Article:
So… about a month ago, I interviewed for a Creative Director position at Sega. The job looked like a really good match for my skills – I’d basically be auditing third-party designs, and working with those third parties to ensure that their games were up to a really high standard of quality.
The interview went well, and a couple weeks later, I got an offer. The offer was quite a bit under what I’d asked for, salary-wise, and the position title was “Associate Creative Director.” I asked them whether it was a different position than the one I interviewed for, and they said no – it was a communication error, and the position was always one for an Associate. Also meant the bonus structure was different, and the total yearly salary was substantially lower, as a result. Still, the experience woul be good, and so I thought I’d take the offer.
Before accepting, though, I thought I’d tell Julian (the CEO at Factor 5). I figured I’d had things go reasonably well here, and the main problem was that I felt really underutilized. Also, in the last several months, there had been quite a number of changes for the better at the company, so I figured at least out of courtesy, I’d ask if they wanted to keep me around. Figured I’d probably just go for the Sega job regardless, ’cause I couldn’t think of anything that would keep me at F5.
Still, a few days later, they came back with a great offer. I’d be essentially managing the entire design department, but also working on all the projects at F5 simultaneously. There hadn’t been a previous position that did this. The entire design staff had been pushing for a “Design Manager,” that would do the managerial aspect of the role – ensuring the Design Team’s needs were being met, and there was someone to basically act to push back against the executive staff when they made really weird requests.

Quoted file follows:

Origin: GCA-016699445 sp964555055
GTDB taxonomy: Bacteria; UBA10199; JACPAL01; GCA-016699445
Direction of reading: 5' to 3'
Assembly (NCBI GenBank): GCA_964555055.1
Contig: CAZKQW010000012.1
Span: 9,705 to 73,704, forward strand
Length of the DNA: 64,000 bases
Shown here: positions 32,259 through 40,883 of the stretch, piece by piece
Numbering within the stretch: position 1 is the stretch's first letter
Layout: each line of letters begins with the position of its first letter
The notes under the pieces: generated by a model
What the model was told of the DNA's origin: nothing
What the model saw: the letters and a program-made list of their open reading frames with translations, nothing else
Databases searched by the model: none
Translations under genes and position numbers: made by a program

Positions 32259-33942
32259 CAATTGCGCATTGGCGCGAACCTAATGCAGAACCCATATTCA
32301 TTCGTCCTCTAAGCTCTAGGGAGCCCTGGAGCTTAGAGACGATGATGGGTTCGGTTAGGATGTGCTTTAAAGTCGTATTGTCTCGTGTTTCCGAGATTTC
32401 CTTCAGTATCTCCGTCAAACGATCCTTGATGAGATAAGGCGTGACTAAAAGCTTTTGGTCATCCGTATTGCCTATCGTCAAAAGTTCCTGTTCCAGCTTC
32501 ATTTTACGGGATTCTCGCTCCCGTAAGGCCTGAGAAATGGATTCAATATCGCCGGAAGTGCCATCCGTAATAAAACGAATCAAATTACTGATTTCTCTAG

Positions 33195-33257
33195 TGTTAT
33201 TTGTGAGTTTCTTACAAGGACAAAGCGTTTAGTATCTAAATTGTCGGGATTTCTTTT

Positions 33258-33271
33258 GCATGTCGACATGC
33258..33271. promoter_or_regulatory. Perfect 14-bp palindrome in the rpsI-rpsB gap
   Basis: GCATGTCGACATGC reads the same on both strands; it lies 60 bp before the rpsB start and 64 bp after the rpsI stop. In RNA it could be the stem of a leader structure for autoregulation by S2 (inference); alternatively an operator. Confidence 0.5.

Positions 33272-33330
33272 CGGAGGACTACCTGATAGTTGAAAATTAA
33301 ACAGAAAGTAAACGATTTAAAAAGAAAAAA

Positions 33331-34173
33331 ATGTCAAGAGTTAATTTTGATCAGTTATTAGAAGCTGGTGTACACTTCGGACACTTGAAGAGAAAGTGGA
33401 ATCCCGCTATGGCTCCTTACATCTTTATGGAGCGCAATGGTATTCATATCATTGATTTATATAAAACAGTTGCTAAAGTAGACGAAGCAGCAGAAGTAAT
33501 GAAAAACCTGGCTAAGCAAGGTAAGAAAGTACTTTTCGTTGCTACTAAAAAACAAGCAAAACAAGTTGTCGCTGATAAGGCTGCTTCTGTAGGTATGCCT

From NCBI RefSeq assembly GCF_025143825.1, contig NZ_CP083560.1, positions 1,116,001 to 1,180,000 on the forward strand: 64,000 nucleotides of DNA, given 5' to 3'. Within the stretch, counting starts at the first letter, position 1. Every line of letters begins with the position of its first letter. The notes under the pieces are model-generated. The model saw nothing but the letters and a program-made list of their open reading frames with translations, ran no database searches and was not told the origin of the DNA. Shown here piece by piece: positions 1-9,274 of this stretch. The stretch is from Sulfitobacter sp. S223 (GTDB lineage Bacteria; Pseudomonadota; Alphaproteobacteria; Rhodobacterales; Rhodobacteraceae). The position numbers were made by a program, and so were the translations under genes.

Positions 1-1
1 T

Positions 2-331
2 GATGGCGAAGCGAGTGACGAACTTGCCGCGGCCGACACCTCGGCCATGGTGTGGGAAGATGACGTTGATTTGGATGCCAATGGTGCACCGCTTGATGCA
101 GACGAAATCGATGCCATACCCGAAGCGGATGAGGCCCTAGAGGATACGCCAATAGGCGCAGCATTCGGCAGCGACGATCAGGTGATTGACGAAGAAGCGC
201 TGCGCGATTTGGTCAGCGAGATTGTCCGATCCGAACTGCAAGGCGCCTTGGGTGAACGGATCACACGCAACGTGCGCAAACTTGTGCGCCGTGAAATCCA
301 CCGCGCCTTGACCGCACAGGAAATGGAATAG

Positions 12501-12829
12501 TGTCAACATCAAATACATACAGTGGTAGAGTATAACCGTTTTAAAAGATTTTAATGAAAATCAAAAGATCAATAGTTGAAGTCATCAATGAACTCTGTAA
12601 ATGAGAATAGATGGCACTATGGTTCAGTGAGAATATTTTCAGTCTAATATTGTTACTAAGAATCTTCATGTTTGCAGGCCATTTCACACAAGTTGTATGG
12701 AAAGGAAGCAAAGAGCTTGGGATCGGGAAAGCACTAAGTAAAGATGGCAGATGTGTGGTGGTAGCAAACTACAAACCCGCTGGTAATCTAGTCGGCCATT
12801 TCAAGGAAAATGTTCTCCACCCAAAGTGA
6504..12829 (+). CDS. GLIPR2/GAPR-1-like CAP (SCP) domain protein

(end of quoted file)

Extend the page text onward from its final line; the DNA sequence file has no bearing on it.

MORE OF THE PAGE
The salary was a substantial improvement over my current pay, and more, I’d be busy with interesting work, working with talented people who had a problem that I thought I could work to address. Still, the Sega opportunity would lead to more exposure – I’d be working with a number of really great companies, I’d get a lot of exposure to a variety of development methodologies, and work with some of the biggest names in the industry.
The F5 job, on the other hand, was more hands-on, working “in the trenches,” instead of directing from a distance. There’s definitely something appealing to me about that – keeps me working with “real” stuff, and continuing to learn from hands-on experience. It also lets me help people who have a specific problem – a lot of talented individuals who lack cohesion and involved direction.
In the end, I was talking with friends about it, talked to Ei-Nyung about it, spent a lot of time bouncing the ideas around in my head… and in the end, Alex Hutchinson gave the most salient piece of advice – you don’t care about the title or the money – find the best game, work on that.
One of the games that F5 has in the pipe is the concept that I busted ass on at the beginning of the year. I’m *extremely* proud of it, I think it’ll be an extraordinary game, and since it’s a concept that I basically pushed from the start, I really want to see it through to the end.
So, that was it. I stayed at F5 and took the promotion. Was announced today to the design team, and will be announced tomorrow to the rest of the company. The official position is, “Principal Designer.” Wacky. Ei-Nyung suggested (unfortunately too late), “Designer-at-Large,” which would have been awesome.